In late 2021, Sid joined ChartMogul, a subscription analytics platform:
"At ChartMogul, we bring in your billing data from payment providers or billing systems like Stripe, Recurly, and Chargebee. We then massage that data to make it clean and give you clean metrics such as ARR, churn rate, retention rate, and others.
Because we see a lot of startups using our platform, my job is to anonymize, aggregate, and get the trends out of the data. For example, we can answer questions like, 'what's a good churn rate?' or 'what's a good retention rate?' and just share it with the industry."
Prior to joining ChartMogul, Sid worked at J.P. Morgan for seven years. And while finance and tech are two very different industries, he shares that there are still similarities between them:
"It's the same and different energy in some ways. It's similar in the way that everyone is building a business and they want to generate profit. The difference is I find my work a lot more purposeful because of the problems we're solving. Working on very concrete customer problems, being close to the customers, and being a part of that journey with them makes me feel like I'm able to deliver more in terms of work and I have more of an impact."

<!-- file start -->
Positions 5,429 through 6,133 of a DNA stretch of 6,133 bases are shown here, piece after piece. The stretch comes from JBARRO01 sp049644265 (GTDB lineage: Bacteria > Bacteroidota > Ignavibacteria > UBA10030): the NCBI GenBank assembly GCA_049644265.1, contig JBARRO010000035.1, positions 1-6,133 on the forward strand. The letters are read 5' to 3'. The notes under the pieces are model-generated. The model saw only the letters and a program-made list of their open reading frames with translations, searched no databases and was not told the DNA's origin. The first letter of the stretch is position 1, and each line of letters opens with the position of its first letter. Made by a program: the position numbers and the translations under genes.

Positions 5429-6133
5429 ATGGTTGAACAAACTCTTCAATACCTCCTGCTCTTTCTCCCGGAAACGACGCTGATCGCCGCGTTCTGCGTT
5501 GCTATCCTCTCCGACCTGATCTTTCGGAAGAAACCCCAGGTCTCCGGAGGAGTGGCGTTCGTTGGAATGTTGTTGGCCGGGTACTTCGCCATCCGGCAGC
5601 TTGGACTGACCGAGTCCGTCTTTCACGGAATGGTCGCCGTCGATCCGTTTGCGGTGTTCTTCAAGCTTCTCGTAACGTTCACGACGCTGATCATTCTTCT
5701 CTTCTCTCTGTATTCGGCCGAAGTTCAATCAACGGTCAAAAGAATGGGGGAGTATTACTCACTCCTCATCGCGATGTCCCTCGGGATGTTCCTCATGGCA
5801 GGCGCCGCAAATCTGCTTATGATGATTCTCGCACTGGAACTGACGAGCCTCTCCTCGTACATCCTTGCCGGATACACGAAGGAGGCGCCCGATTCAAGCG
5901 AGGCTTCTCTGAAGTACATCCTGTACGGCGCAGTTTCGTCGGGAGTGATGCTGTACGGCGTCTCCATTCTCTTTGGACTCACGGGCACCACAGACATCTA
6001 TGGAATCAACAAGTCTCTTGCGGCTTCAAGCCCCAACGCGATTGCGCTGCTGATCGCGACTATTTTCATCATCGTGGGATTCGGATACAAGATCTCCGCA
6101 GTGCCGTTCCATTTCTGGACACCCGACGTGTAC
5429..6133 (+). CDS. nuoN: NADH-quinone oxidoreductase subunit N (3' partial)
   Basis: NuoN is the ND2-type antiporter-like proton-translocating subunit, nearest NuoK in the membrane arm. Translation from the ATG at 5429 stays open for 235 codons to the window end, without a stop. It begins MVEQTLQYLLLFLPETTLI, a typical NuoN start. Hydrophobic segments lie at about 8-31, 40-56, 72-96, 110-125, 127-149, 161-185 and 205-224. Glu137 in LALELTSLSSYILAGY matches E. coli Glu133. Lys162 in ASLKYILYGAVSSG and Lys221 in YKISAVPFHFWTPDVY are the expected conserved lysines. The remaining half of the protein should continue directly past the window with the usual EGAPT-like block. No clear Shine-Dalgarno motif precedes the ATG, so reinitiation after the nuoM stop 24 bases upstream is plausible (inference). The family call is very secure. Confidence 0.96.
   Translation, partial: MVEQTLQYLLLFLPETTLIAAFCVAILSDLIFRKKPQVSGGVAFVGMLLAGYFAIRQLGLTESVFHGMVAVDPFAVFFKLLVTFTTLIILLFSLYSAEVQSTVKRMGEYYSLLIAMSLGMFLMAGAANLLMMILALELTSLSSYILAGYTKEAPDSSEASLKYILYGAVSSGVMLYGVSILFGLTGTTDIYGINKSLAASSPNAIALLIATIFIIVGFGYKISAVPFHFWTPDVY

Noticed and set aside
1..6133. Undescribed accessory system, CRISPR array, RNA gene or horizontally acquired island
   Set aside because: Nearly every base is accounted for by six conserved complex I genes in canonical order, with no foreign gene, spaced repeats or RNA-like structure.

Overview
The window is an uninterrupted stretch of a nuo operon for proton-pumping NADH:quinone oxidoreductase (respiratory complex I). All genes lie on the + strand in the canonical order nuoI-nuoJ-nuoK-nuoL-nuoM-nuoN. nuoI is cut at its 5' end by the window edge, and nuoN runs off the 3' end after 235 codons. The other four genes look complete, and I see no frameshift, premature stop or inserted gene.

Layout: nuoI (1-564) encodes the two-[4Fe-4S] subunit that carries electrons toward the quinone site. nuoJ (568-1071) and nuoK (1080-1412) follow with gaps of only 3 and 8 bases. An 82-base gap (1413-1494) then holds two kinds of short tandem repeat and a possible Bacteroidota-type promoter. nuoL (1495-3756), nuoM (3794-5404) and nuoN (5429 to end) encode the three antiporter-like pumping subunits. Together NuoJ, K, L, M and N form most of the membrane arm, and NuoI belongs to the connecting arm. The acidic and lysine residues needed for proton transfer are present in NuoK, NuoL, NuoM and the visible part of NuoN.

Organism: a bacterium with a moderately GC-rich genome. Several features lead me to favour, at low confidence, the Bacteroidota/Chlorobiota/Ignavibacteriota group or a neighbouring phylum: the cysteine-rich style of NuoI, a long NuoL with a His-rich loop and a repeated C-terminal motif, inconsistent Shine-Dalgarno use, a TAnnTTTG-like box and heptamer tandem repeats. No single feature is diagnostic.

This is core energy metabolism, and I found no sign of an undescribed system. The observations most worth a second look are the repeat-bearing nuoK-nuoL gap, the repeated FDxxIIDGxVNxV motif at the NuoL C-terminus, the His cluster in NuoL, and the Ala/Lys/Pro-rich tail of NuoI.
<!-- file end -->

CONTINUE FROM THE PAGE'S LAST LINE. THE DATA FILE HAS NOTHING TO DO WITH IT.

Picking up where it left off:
The stages of the company lifecycle and the key metrics you should care about at each stage
Stage 1: Pre-product market fit
"Pre-product market fit companies have this idea and start working on it but they're yet to go through the journey to achieve product market fit. They're still talking to customers to figure out the problem that they're going to solve."
Stage 2: Product-market fit
"The second stage is when you've achieved product-market fit and you have a strong customer base who uses your product and are ready to pay you."
Stage 3: Go-to-market (growth stage)
"Once you have achieved product-market fit, you know there are customers out there who want to use your product and they want to pay for it, but that doesn't mean you can acquire these sorts of customers in a repeatable and profitable fashion.